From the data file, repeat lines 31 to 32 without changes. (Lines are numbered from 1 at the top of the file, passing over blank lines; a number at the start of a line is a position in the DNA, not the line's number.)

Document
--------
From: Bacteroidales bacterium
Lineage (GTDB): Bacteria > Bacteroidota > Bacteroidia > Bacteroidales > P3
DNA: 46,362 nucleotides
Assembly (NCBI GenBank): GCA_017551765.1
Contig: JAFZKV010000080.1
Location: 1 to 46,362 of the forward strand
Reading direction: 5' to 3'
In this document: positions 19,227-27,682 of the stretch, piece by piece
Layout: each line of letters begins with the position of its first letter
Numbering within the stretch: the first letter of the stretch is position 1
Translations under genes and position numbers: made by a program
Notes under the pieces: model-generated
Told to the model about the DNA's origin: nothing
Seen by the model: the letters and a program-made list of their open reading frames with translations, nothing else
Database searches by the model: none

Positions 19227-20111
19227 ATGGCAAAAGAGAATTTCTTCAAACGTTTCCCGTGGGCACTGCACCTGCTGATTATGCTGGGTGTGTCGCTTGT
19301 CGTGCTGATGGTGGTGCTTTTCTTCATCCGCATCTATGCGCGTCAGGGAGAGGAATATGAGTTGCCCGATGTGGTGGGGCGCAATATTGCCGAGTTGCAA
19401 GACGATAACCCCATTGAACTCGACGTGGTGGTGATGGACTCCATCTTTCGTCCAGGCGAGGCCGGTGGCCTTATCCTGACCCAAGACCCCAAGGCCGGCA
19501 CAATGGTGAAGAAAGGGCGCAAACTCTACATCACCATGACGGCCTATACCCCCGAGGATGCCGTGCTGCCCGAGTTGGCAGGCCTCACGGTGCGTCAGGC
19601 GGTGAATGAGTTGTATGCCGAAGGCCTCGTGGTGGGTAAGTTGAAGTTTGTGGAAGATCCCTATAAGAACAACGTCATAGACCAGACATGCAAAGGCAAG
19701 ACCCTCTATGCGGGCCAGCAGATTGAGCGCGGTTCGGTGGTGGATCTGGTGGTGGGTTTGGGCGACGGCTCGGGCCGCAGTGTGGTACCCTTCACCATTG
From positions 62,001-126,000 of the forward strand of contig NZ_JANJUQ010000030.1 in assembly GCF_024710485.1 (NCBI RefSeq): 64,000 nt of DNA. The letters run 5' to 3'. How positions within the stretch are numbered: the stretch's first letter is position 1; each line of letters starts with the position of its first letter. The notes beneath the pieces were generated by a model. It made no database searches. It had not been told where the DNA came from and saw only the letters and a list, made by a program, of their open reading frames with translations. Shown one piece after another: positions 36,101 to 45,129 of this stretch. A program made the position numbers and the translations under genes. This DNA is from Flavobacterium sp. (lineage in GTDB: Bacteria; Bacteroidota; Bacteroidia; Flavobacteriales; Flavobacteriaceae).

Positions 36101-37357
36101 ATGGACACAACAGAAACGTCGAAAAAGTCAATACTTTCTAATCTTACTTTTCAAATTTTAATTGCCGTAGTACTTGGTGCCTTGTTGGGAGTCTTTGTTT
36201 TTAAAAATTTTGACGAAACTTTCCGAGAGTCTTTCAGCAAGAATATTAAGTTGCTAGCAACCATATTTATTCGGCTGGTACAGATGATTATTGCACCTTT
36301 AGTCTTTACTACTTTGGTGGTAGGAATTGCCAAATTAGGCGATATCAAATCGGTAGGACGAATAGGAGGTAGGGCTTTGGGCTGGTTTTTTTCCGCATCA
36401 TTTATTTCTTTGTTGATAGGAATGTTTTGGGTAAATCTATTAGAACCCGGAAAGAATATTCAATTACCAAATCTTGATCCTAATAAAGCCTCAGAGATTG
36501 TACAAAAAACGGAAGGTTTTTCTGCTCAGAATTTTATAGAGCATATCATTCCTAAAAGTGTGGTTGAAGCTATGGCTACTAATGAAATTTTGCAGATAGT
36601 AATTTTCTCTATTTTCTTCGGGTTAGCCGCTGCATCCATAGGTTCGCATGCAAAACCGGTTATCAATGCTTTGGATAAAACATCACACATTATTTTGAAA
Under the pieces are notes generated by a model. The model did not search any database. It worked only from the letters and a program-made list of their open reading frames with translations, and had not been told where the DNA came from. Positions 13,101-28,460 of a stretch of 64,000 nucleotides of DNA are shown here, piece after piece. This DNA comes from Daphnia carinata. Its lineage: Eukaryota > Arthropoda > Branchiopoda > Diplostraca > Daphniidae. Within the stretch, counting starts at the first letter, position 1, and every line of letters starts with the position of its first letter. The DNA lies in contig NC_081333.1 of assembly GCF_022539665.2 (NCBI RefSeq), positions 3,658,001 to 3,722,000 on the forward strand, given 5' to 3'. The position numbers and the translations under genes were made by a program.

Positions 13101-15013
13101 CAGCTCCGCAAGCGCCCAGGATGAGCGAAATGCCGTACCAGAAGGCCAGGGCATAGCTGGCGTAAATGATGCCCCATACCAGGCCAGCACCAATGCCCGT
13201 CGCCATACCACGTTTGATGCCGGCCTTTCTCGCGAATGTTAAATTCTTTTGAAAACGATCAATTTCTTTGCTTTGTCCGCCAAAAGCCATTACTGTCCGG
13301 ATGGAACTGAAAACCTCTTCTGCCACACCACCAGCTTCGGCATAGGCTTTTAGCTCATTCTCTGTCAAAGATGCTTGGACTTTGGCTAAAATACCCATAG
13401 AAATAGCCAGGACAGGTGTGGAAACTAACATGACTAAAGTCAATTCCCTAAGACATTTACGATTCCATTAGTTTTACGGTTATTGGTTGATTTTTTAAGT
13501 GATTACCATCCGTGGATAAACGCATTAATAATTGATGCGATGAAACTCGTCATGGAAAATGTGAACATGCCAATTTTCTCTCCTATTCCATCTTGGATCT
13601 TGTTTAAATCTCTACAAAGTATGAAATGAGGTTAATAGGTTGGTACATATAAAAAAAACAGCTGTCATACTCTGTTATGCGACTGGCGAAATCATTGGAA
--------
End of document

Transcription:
Under the pieces are notes generated by a model. The model did not search any database. It worked only from the letters and a program-made list of their open reading frames with translations, and had not been told where the DNA came from. Positions 13,101-28,460 of a stretch of 64,000 nucleotides of DNA are shown here, piece after piece. This DNA comes from Daphnia carinata. Its lineage: Eukaryota > Arthropoda > Branchiopoda > Diplostraca > Daphniidae. Within the stretch, counting starts at the first letter, position 1, and every line of letters starts with the position of its first letter. The DNA lies in contig NC_081333.1 of assembly GCF_022539665.2 (NCBI RefSeq), positions 3,658,001 to 3,722,000 on the forward strand, given 5' to 3'. The position numbers and the translations under genes were made by a program.

Positions 13101-15013